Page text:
Cricket tragic. Football tragic. However, he did enjoy glory early in his career. His zenith was as a ten years old when Simpson and Lawry opened the batting, Baldock wore a Collingwood jumper and a UFO landed on the school oval.


  1. Shane John Backx says

    Its tales like this that make the Almanac worth reading. Forget the modern stuff!!

  2. Allan Grant says

    Warwick , great stuff as always. Doggy was pretty stiff to not be an emergency if I remember rightly both emergencies hadn’t played a game all season, Schwarzman and Lilley and Kevin Billing was no Doggy Rowland. Wonder what the internal politics were all about in that selection.

  3. Steve Hodder says

    Delightful reading Warwick.


  4. Gareth Meyer says

    Love the account, particularly the detailed memories of what it all looked and sounded like. And the jam donuts. As a kid I was lucky enough to go to Melbourne from Tassie to see the Hawks on occasion. Same feeling of excitement.

    You left us hanging on the Ian Rowland story. – why was he dropped before the GF?

  5. Great stuff Warwick, now i’m trying to put the pieces together.

    “Big Carl’ played for St Kilda; coached Melbourne. The other player in the equation ?

    Darrel Baldock, and Brian Dixon were both state politicians. Did Roy Groom play for Melbourne that day ?

    Nope, i’m stumped with my answers. Please explain ?


  6. Phillip Dimitriadis says

    Enjoyable read and history lesson Warwick. I’d never heard of Ian Rowland before reading your piece. So many chance intersections and sliding doors moments in life and footy. What was ANZAC Day in 1966 like compared to today’s poppiefied and commodified version?

  7. Glen – Stan Alves went on to coach St Kilda.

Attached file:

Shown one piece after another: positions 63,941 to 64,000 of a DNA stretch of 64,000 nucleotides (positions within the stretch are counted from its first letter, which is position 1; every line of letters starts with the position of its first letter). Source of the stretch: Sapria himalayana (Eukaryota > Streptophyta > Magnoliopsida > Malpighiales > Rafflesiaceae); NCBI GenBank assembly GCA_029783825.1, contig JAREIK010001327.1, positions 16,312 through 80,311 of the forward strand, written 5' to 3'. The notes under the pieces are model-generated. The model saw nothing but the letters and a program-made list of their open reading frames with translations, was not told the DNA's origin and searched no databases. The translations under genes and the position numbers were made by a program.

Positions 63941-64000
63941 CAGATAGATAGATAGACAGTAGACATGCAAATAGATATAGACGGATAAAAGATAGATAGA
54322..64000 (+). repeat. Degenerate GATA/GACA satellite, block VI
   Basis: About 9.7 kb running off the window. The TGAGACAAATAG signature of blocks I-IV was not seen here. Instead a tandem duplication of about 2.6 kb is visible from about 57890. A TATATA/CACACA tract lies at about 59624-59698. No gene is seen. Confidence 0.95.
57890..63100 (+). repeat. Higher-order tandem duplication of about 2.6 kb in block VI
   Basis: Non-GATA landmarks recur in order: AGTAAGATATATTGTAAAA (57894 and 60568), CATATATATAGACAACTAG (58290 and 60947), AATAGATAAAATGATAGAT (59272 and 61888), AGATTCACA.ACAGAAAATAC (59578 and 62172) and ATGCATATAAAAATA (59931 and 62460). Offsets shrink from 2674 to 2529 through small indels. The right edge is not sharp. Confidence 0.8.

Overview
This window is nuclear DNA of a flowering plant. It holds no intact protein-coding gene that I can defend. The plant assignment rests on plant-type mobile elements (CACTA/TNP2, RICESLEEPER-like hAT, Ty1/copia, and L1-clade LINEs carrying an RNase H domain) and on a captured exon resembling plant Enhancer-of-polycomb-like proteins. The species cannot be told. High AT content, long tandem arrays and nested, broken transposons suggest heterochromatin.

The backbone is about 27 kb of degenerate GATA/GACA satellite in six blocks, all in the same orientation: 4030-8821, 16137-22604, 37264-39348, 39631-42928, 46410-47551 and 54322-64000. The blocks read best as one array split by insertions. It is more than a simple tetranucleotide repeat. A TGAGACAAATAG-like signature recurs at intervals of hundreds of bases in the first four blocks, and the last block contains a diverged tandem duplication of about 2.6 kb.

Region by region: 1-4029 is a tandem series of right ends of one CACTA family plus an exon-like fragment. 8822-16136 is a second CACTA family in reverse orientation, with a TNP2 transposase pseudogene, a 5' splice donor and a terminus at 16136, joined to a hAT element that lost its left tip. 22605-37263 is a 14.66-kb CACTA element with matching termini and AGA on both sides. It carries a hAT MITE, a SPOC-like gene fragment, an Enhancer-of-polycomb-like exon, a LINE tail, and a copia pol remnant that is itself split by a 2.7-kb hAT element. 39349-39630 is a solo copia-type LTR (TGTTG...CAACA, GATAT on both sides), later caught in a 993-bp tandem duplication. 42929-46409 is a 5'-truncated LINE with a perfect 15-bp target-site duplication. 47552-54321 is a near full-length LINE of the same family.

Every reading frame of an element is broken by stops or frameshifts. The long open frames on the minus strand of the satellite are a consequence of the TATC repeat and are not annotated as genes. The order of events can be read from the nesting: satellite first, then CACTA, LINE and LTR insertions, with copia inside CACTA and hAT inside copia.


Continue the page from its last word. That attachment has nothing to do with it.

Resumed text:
Sorry, can’t help with pollies.


  8. Warwick
    Thanks for the reminder that there was a time when other teams got to play footy on Anzac Day before Essendon and Collingwood turned it into an AFL-sanctioned cartel.
    As per Phil’s question – interesting that you make no mention of any Anzac Day ceremony. Was there one? My recollections of going to Anzac Day (before the duopoly) are that there was the Last Post and a minute’s silence but it was much lower key than today’s contrived extravaganza. A bit like the evolution of Anzac Day itself in fact.

  9. Good spot Mick, i didn’t think about coaches from the 90’s. My thought process was re the 70’s & 80’s.

    Dixon was a Liberal politician In Victoria, Baldock ALP in Tasmania. I’m sure Groom was a federal Liberal politician as well as being a Tasmanian based Liberal. Who was the other Federal politician ?

    I know ‘Big Carl; ran for Victorian parliament in 1999, but didn’t get in ?


  10. Peter Ashton says

    Bob Miller. 33 for Melb as a local member in ? Oakleigh

  11. Ta Peter. Bob Miller was a state ALP member for Prahran .

    Warwick, some guidance please. A player from each side would win a seat in state parliament, ditto a player from each side would win a seat in Federal Parliament. It seems we’ve found four MP’s but they don’t fit into the categories you mentioned. Can you please inform us of who the four were ?


  12. Gareth, check out KB Hill’s great story on Ian Rowland (